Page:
Chuck Mangione, probably the most famous flueglhorn player in the world, is called "Chuck Mediocre" by jazz connoisseurs. Critics dismiss his music as ephemeral and superficial.

But Mangione's albumns sell by the millions and his recording of his piece, "Feels So Good," is an international smash hit, perhaps the most recognizable melody since The Beatles' "Michelle."

Mangione's reviews of the critics are as vehement as their opinions of him.

I've seen it happen all the time," he said yesterday, sitting in his hotel suite, hours before a concert at Merriweather Post Pavilion. "Cannonball (Adderley) had a great group of honkers (players). Then they had a hit with 'Mercy, Mercy, Mercy,' and all the critics got down on them.

"I always tried to play melodic music. I'm here to play the kind of music I like. And I'm very grateful that the public has accepted my music."

The 38-year-old musician, whose public dress always includes a narrow-brimmed, floppy hat, stroked his beard and fondled his horn.

"Dizzy (Gillespie) likes my music. He was leaving my house the other day and somebody asked him if he liked my music, and he said, 'Sure.'

"Our music is very accessible. I don't want to play anything that people have to use a dictionary to understand. When I was at the Eastman School, some of the things I heard sounded like they were written for nobody. They were just dead!"

Mangione's career has been a steady climb toward popularity. After leading a group with his brother, Gap, in the mid-'60s, he played with Woody Herman, Maynard Ferguson and Art Blakey. From 1968 until 1972, he was director of the Eastman Music School jazz ensemble.

In 1970, he appeared with the Rochester Philharmonic on a PBS special and introduced "Friends and Love," a composition that blended pop, jazz, folk and classical influences. The piece achieved wide commercial success and pointed the future direction for Mangione.

He began performing with other symphony orchestras. The pieces he recorded would not tax the listening habits of a child.

Many jazz fans didn't like his direction. Yesterday, he protested their characterization of him.

"Our music involved improvisation," he said, his tone becoming testy. "I never professed to be a musician of any category. I grew up listening to the jazz masters -- Dizzy Gillespie, Charlie Parker, Count Basie, Duke Ellington.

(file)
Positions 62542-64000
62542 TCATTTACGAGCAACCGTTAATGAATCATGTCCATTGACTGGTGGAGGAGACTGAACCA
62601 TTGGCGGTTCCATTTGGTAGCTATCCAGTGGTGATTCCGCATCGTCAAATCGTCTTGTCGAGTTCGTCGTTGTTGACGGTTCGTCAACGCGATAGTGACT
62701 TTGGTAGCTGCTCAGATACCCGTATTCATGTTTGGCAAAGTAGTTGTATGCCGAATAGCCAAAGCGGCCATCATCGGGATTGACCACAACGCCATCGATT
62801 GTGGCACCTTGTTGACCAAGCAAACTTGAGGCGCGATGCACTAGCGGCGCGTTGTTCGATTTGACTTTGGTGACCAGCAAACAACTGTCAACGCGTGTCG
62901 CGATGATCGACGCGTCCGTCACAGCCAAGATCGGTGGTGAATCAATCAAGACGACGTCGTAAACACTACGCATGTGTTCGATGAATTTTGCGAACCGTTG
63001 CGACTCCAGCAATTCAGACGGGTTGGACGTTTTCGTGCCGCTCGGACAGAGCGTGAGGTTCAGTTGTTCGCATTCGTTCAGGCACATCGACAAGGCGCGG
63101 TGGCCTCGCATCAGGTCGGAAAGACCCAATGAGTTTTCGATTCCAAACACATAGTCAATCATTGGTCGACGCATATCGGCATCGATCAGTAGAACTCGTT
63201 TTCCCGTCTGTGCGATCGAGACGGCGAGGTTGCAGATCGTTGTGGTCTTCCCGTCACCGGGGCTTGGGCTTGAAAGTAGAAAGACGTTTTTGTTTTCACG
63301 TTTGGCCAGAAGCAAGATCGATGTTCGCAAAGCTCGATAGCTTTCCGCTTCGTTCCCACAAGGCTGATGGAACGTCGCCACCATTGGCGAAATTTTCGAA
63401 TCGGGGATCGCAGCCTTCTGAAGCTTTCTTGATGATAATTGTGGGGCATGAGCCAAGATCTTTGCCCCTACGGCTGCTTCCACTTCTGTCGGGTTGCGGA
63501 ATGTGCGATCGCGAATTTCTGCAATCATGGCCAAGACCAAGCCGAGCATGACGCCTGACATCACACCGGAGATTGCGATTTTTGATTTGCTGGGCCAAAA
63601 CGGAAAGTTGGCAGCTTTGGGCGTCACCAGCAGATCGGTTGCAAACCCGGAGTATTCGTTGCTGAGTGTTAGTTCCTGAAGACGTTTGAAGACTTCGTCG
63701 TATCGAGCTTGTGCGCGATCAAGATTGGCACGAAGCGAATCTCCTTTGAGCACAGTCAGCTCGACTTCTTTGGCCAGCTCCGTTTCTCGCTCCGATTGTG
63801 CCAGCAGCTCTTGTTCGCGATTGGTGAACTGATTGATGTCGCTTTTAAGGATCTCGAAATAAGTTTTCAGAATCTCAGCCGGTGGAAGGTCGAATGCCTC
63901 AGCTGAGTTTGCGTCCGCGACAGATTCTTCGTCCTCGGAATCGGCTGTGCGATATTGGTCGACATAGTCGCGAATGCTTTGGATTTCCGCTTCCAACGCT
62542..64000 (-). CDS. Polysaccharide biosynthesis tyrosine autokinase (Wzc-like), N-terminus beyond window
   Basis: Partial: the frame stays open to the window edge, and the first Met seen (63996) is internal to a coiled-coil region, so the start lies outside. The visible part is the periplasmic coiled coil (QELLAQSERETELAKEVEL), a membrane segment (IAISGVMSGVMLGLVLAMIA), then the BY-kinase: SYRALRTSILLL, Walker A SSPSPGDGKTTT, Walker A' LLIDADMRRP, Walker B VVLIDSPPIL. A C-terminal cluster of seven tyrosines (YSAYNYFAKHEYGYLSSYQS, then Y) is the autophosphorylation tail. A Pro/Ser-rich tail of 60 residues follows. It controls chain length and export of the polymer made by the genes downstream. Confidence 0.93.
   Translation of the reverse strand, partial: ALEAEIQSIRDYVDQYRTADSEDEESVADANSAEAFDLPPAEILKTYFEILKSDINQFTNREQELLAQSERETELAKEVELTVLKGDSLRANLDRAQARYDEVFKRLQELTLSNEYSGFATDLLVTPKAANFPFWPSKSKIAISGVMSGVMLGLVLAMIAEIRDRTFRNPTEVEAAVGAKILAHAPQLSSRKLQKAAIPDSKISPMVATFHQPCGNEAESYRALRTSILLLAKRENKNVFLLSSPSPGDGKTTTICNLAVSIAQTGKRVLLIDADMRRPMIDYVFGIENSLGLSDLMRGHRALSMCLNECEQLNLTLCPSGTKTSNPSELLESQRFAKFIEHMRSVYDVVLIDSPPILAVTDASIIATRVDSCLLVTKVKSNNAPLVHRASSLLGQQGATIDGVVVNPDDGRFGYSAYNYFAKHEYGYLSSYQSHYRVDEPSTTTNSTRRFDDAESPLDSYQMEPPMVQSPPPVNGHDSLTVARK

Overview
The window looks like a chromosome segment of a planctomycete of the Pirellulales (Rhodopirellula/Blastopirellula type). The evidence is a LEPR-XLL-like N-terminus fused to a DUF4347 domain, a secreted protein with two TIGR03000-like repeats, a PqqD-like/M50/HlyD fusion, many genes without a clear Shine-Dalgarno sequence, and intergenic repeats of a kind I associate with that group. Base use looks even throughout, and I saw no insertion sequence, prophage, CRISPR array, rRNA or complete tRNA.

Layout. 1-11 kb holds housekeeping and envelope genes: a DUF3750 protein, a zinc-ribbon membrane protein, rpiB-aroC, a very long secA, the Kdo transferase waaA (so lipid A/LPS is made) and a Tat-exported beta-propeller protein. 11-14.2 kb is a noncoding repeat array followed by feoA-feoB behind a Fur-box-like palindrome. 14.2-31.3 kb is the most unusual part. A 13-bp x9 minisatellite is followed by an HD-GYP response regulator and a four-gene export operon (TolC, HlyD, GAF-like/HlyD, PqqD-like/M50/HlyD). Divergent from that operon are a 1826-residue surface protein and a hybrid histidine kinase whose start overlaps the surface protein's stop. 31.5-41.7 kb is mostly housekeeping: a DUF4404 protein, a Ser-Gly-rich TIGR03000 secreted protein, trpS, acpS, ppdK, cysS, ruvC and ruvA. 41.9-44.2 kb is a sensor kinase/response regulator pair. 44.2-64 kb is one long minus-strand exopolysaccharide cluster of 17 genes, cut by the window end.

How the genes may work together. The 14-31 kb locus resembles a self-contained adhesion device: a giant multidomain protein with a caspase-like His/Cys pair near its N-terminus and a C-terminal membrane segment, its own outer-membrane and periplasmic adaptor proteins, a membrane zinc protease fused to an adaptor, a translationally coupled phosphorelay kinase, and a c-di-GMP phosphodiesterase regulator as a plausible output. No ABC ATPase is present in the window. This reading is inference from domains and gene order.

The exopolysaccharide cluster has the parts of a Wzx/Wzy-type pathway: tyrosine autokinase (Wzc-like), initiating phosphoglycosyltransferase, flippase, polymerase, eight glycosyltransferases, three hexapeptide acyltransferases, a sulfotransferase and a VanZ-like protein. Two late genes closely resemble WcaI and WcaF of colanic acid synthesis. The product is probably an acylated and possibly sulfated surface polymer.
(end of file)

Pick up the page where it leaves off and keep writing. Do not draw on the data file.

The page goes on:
"When I met Dizzy, I was probably 12. My father used to invite him by our house. He was a great honker. His music had strong black and African rhythms, which I gravitated to.

"One thing about him I always liked. He invited people to become involved in his music. He would introduce the pieces and the guys in the band. I try to do that.

"So if you call what we play pop because a lot of people like it, then it's popular. I think of myself as playing Chuck Mangione music.

"I play because I enjoy playing. I think musicians were made to play for people. And another thing I want to say: I think we helped save instrumental music from extinction. Before we came along, a lot of young guys were turning to guitars and singing. But all that's changed -- and we helped do it."

Mangione, who is tanned and keeps his 5-foot-7 frame at a trim 126 pounds, is separated from his wife, and is traveling on this tour with his two daughters, Nancy, 11, and Diana, 9.

"They're out at the pool," he said, pointing toward the window. "Occasionally they get upset when I'm recognized by a lot of people -- autograph seekers. Physical recognition is a problem when you're other than an ordinary, B-flat human being.

"Sometimes they'll say, 'Dad, leave your hat in the car.' Then we can walk unnoticed."

Almost two years ago, Mangione composed the score for the film "Children of Sanchez." It won a Grammy.

After seeing 5 1/2 hours of rough footage, he did the score in three weeks, handing in 23 1/2 hours of recorded music. And though he was disappointed with the way the music was used ("themes were switched and some things were cut"), he was happy to have the experience and would like another.

But the tie-ins between film companies and record firms have prevented him from doing another score. His company, A&M, has no link with a studio.

So for now, Mangione is concentrating on concerts.After finishing this eastern tour, he's scheduled to go to Japan.

"I'm taking music to people all over the world," he said, rocking in his straight-back chair. "We're out there playing the music for the people and they're reacting to it."